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Excerpts from the JRL E-Mail Community :: Founded and Edited by David Johnson

#6 - JRL 7062
February 14, 2003
Russia and the United States: dealing with challenges together
Author: Andrei Shchitov
[from WPS Monitoring Agency, www.wps.ru/e_index.html]


Question: Have you and the president ever wondered how come we are saddled with all this?

Condoleezza Rice: We have to deal with what we see around. We are lucky in that we have good partners helping us accomplish what is planned. Russia has proved itself a brilliant partner in the war on terrorism. Generally speaking, events are numerous, the world is frequently chaotic, but we have everything we need - the world has everything it needs, I mean - to overcome the difficulties. Determination alone is needed.

Question: Iraq. Will Friday be the decisive day?

Condoleezza Rice: It will be an important day. We will listen to inspectors again [Hans Blix will deliver a report to the UN Security Council - Gazeta]. We do not have any doubts that Iraq behaves the way it has behaved all these 12 years - defying the United Nations and deceiving inspectors... Tomorrow, we will hear out the inspectors on cooperation with the Iraqis. It should be a constructive cooperation. There are some stiff questions we want answers to. What happened to the anthrax stocks the UN has reasons to believe Iraq possessed? What happened to botulism toxins? To VX and stun gas stocks? Baghdad has not been giving answers, providing information, or helping. This is an important day, if I may repeat it, but this is a diplomatic phase currently, the period of consultations... What counts is that all of us, members of the UN Security Council and particularly permanent members, should see to it that resolutions are honored. We cannot permit the Iraqis to go on defying Resolution 1441, and they have been defying it every day ever since its adoption. The UN Security Council should say "Enough!" and insist on implementation of the resolution.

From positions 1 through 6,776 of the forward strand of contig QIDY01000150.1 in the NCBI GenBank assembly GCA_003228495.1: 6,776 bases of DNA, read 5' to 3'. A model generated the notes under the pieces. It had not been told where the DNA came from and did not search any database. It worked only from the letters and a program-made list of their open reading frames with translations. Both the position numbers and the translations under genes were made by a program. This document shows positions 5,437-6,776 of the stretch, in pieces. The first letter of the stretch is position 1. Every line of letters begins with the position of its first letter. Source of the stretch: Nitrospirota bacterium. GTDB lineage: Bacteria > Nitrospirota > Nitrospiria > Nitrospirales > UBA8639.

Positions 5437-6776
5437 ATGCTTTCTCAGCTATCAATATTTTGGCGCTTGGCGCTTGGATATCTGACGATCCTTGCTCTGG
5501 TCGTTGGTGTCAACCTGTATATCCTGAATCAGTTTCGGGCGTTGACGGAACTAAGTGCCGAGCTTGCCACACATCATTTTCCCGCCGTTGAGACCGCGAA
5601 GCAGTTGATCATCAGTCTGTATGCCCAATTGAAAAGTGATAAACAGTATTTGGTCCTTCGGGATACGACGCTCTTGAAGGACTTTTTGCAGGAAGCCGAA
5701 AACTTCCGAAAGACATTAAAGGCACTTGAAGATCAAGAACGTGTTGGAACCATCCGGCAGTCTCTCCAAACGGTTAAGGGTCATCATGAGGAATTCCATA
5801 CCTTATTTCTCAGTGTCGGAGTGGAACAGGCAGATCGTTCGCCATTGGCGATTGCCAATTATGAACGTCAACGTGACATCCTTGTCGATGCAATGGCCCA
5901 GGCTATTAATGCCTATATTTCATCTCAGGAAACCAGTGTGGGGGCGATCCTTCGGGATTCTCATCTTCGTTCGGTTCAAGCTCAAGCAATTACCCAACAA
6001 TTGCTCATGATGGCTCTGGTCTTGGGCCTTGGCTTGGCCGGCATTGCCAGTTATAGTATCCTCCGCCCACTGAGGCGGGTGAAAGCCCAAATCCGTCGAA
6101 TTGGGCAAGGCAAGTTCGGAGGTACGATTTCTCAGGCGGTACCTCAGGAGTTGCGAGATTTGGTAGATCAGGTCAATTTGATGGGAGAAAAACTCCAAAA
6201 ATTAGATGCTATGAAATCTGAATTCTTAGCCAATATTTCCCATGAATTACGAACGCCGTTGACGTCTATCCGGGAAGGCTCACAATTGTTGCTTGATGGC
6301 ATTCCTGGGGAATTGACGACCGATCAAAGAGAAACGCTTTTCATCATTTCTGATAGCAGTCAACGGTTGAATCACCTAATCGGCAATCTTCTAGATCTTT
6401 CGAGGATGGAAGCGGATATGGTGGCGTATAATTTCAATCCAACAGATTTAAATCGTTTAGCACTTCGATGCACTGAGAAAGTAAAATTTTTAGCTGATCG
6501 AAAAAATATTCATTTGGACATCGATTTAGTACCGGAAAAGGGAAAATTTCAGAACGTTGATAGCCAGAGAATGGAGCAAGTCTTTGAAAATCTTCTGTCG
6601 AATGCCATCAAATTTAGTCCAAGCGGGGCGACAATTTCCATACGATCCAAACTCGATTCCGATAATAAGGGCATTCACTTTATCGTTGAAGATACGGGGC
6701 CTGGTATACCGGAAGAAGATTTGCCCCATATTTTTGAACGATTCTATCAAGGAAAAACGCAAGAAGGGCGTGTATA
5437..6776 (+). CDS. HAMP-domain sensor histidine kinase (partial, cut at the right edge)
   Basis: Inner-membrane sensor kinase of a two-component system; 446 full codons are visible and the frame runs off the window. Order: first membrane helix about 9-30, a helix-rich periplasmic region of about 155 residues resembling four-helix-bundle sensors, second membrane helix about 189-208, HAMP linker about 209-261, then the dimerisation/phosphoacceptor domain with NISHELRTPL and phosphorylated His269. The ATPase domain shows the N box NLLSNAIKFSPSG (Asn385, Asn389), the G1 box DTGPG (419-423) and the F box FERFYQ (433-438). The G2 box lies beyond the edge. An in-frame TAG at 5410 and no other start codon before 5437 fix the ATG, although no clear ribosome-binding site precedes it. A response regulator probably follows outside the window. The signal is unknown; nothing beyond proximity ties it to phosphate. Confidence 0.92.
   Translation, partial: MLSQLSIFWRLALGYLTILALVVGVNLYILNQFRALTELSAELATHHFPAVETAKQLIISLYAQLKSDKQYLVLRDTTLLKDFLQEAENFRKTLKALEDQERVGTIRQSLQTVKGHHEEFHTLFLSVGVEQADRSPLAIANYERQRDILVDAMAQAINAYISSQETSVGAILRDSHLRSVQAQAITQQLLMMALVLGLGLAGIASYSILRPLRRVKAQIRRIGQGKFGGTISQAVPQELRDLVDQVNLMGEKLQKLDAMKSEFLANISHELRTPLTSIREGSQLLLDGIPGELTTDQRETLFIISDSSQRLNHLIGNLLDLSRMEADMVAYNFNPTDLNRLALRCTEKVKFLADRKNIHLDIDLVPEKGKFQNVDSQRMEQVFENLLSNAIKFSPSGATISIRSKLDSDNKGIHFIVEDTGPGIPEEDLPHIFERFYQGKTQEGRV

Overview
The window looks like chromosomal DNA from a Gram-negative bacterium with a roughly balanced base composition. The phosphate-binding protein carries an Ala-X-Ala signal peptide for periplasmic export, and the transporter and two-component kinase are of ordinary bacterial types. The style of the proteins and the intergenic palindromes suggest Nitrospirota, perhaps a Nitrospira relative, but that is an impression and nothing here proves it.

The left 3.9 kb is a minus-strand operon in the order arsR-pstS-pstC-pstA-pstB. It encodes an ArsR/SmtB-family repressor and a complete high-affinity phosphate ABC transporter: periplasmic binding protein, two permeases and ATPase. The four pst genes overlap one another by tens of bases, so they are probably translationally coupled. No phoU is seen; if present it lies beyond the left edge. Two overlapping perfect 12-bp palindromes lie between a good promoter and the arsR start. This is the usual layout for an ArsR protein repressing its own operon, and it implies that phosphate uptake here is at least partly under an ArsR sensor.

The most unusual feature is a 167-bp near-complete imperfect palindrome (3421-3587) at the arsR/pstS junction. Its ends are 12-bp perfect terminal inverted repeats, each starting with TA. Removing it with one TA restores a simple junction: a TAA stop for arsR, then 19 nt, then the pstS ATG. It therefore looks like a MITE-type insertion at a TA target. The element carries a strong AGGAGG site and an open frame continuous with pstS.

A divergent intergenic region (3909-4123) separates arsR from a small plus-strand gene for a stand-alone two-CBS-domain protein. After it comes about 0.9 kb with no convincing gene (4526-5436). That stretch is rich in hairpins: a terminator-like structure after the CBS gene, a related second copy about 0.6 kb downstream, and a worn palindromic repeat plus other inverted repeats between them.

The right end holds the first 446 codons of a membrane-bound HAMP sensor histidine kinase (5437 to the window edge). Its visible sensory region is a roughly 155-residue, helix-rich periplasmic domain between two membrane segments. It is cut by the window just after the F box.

Question: Does it mean that you are prepared to veto the idea of additional inspections?

Condoleezza Rice: I do hope that it will not come to that. The problem is not in additional inspections or inspectors. We would not have needed new inspectors had Iraq cooperated. We have 108 inspectors in Iraq there, and they are not detectives out to seek out something. The Iraqi should pronounce their disarmament, show that they are disarming, and inspectors are supposed to control the process.

Question: When the day comes, are you going to make a public statement? Or will it be just a quiet word to allies, including Russia?